Minimize context switching | Marshall Shen

Minimize context switching

Minimize context switching

In a small startup, everyone is wearing multiple hats. On a typical working day, I have many tasks. Some require coding; others require writing or having meetings and take actions item.

In the beginning, my strategy was to keep a running checklist of things to do similar to my previous experience as an engineering manager at Venmo. I bucket things to do in different sections, such as “TODO,” “DOING,” and “WAITING.” And I try to update the status of those tasks as a new task comes up, or I finish one task. However, after a few weeks of running this strategy, I felt burnt out and not accomplishing as much as I expected. One main reason is context switching - I constantly find myself having to switch between coding and non-coding tasks - I would be writing meeting notes for 15 minutes, then on to code review for another 15 minutes, then on to writing a strategy document for another 30 minutes, then developing a feature for another 30 minutes before someone has a question about the strategy document I wrote. The constant context switching made it hard for me to think deeply about any issue that I’m dealing with at any given moment, and I feel the need to catch up on all the work that I need to do.

If we think about why context switching is a major time sink - imagine we try to write two names, like “Michael” and “Rachel.” One way is to write one whole name at a time: first M-I-C-H-A-E-L, and then R-A-C-H-E-L. Another way is to write one letter at a time while switching between the two names: M-R-I-A-C-C-H-H-A-E-E-L-E. Compare the two ways, the first way takes significantly less time, and it produces significantly fewer errors. Such is the power of minimizing context switching - it’s faster and more efficient.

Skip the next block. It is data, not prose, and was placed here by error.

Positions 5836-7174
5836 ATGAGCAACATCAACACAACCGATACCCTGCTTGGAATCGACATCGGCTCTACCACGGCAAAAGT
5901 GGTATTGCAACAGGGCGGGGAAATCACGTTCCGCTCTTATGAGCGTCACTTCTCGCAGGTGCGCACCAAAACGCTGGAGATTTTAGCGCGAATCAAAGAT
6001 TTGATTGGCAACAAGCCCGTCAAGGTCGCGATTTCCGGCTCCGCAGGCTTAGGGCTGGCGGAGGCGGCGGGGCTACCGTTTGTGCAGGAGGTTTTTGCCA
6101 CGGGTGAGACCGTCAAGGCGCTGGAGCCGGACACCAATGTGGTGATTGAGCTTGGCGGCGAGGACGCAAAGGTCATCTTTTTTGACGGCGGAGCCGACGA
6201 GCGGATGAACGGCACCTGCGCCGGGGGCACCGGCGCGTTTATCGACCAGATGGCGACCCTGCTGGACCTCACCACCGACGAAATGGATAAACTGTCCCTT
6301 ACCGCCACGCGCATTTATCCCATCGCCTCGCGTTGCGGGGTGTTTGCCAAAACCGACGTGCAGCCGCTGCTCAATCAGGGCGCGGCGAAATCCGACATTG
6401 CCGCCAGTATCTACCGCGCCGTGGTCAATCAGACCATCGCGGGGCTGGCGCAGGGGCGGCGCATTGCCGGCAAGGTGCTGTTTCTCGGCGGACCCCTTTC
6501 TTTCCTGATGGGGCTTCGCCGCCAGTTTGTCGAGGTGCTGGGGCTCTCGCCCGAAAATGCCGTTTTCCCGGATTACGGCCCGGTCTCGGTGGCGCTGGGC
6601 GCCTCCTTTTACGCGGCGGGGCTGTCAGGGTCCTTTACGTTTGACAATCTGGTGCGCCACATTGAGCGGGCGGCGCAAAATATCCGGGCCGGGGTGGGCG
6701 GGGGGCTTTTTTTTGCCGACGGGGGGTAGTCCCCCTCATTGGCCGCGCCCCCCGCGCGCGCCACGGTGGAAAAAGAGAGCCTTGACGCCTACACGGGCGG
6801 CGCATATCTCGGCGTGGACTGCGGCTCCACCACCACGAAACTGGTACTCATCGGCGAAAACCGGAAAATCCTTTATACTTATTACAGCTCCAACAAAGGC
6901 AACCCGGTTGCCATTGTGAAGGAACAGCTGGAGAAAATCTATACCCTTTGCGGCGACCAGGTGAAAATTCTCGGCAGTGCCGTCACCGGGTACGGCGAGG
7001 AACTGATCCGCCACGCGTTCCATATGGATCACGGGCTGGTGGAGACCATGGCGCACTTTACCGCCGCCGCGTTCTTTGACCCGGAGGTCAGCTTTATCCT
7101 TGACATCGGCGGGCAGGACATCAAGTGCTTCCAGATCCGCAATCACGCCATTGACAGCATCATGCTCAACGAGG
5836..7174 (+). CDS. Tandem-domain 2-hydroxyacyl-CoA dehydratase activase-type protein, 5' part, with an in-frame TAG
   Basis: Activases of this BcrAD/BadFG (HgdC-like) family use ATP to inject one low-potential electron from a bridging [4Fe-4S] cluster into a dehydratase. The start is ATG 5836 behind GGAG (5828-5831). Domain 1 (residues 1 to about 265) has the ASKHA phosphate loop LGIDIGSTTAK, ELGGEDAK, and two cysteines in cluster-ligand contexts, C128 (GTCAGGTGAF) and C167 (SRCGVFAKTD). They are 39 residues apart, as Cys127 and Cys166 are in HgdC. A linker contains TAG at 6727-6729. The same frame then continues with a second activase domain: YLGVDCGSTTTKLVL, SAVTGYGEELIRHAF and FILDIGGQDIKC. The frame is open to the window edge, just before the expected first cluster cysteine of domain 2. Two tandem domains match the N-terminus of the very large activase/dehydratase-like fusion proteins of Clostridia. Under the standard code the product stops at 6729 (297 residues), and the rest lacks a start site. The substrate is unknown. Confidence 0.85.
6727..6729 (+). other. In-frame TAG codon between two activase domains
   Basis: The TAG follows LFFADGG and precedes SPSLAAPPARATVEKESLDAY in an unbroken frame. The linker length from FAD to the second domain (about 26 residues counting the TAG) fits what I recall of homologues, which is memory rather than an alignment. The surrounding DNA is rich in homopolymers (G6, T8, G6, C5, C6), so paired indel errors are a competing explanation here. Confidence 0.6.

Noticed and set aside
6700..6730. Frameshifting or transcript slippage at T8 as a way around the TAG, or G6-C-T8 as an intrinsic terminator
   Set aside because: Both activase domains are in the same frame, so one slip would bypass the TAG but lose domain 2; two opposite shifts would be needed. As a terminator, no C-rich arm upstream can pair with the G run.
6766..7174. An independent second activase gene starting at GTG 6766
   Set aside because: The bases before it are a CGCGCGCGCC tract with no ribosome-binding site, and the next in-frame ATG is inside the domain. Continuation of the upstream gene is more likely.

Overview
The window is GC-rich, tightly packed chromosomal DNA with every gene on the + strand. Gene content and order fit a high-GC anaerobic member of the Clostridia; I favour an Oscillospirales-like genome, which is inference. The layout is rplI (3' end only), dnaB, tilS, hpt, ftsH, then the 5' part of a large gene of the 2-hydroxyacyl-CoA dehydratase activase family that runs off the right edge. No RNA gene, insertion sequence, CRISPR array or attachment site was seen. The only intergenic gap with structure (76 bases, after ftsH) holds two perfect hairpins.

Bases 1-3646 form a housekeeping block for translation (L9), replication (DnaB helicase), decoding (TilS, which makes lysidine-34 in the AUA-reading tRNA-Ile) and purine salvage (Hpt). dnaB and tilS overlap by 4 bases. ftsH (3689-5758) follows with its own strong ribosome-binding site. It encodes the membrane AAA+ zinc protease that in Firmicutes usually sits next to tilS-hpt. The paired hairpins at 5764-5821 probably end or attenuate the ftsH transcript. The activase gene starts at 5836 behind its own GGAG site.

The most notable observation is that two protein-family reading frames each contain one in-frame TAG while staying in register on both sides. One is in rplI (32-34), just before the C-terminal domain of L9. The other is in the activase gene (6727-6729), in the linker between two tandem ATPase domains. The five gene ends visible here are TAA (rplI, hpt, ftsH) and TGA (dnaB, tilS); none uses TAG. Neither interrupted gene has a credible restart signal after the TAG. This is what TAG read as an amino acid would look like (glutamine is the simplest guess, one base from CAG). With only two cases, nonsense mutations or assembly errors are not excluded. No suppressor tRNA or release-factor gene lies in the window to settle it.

Having reflected on the negative aspect of context switching, I decided to rearrange my time to be more efficient. I spend every morning of each day on non-coding stuff - meetings, writing documents, having 1-1s, and then I use lunchtime as the buffer for me to switch my hats. In the afternoon, I spend my afternoon writing code, review code, and build infrastructure - that is, to put my full engineering hat on. I made it transparent to the team that I plan to structure my day using this new schedule, and why I am doing it.

The improvement was significant. I feel more grounded during the chunk of a day, and towards the end of the day, I feel more accomplished because I have a better recall of what I have done for any given day.

My current success with minimizing context switch encourages me to improve my time management further and form better habits based on this mindset. There’s value in spending a chunk of time to commit to one thing at a time.